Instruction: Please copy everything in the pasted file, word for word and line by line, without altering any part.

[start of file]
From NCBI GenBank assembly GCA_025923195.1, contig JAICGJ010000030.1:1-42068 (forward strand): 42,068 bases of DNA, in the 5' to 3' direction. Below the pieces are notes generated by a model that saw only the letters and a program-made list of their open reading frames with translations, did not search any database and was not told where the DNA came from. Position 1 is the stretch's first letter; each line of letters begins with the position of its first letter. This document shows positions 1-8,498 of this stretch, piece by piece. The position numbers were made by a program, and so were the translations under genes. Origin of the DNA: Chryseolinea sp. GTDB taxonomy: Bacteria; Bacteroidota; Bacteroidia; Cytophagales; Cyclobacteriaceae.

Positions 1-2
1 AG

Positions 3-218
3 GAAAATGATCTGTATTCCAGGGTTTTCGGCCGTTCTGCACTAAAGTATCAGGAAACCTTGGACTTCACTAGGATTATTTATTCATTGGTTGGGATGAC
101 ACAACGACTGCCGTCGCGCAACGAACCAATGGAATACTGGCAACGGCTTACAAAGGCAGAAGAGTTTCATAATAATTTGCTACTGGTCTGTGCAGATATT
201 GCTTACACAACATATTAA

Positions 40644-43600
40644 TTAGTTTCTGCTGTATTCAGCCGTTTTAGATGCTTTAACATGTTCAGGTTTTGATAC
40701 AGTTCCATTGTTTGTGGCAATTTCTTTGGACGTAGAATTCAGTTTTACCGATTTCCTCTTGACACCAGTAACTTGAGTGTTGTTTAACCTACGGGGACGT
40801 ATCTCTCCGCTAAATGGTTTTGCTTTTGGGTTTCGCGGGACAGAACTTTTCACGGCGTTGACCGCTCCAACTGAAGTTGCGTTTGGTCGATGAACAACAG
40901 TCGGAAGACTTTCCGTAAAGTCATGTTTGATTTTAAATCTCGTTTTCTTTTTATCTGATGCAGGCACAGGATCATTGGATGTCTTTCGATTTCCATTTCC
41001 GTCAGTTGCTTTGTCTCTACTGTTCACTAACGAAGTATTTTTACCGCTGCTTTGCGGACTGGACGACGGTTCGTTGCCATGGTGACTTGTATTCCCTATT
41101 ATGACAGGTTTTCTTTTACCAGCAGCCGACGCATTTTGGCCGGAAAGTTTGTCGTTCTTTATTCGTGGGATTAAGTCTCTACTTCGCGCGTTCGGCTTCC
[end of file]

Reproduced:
From NCBI GenBank assembly GCA_025923195.1, contig JAICGJ010000030.1:1-42068 (forward strand): 42,068 bases of DNA, in the 5' to 3' direction. Below the pieces are notes generated by a model that saw only the letters and a program-made list of their open reading frames with translations, did not search any database and was not told where the DNA came from. Position 1 is the stretch's first letter; each line of letters begins with the position of its first letter. This document shows positions 1-8,498 of this stretch, piece by piece. The position numbers were made by a program, and so were the translations under genes. Origin of the DNA: Chryseolinea sp. GTDB taxonomy: Bacteria; Bacteroidota; Bacteroidia; Cytophagales; Cyclobacteriaceae.

Positions 1-2
1 AG

Positions 3-218
3 GAAAATGATCTGTATTCCAGGGTTTTCGGCCGTTCTGCACTAAAGTATCAGGAAACCTTGGACTTCACTAGGATTATTTATTCATTGGTTGGGATGAC
101 ACAACGACTGCCGTCGCGCAACGAACCAATGGAATACTGGCAACGGCTTACAAAGGCAGAAGAGTTTCATAATAATTTGCTACTGGTCTGTGCAGATATT
201 GCTTACACAACATATTAA

Positions 40644-43600
40644 TTAGTTTCTGCTGTATTCAGCCGTTTTAGATGCTTTAACATGTTCAGGTTTTGATAC
40701 AGTTCCATTGTTTGTGGCAATTTCTTTGGACGTAGAATTCAGTTTTACCGATTTCCTCTTGACACCAGTAACTTGAGTGTTGTTTAACCTACGGGGACGT
40801 ATCTCTCCGCTAAATGGTTTTGCTTTTGGGTTTCGCGGGACAGAACTTTTCACGGCGTTGACCGCTCCAACTGAAGTTGCGTTTGGTCGATGAACAACAG
40901 TCGGAAGACTTTCCGTAAAGTCATGTTTGATTTTAAATCTCGTTTTCTTTTTATCTGATGCAGGCACAGGATCATTGGATGTCTTTCGATTTCCATTTCC
41001 GTCAGTTGCTTTGTCTCTACTGTTCACTAACGAAGTATTTTTACCGCTGCTTTGCGGACTGGACGACGGTTCGTTGCCATGGTGACTTGTATTCCCTATT
41101 ATGACAGGTTTTCTTTTACCAGCAGCCGACGCATTTTGGCCGGAAAGTTTGTCGTTCTTTATTCGTGGGATTAAGTCTCTACTTCGCGCGTTCGGCTTCC